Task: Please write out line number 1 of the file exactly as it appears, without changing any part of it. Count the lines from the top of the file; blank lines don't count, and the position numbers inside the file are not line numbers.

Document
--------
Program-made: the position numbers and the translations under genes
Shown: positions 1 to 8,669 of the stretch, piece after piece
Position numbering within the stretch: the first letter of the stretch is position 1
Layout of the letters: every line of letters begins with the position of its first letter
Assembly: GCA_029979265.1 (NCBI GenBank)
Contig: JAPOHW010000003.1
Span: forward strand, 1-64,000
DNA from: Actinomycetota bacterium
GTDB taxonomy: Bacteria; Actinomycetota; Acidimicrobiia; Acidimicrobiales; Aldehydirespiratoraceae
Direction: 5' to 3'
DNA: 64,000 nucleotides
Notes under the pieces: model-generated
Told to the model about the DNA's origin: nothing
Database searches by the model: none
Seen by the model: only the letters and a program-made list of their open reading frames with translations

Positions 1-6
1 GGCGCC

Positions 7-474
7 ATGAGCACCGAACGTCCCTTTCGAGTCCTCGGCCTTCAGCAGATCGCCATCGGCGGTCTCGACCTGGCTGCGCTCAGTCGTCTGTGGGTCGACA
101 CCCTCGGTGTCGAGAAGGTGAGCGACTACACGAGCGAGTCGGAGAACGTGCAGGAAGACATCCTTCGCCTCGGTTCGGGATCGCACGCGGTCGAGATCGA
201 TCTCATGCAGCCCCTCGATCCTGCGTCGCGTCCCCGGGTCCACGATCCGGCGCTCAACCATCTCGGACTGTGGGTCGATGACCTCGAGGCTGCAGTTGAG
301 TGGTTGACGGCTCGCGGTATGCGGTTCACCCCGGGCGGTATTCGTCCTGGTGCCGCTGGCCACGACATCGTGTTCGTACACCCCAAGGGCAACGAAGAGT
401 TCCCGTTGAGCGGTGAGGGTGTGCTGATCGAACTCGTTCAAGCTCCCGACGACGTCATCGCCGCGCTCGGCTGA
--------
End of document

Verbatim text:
Program-made: the position numbers and the translations under genes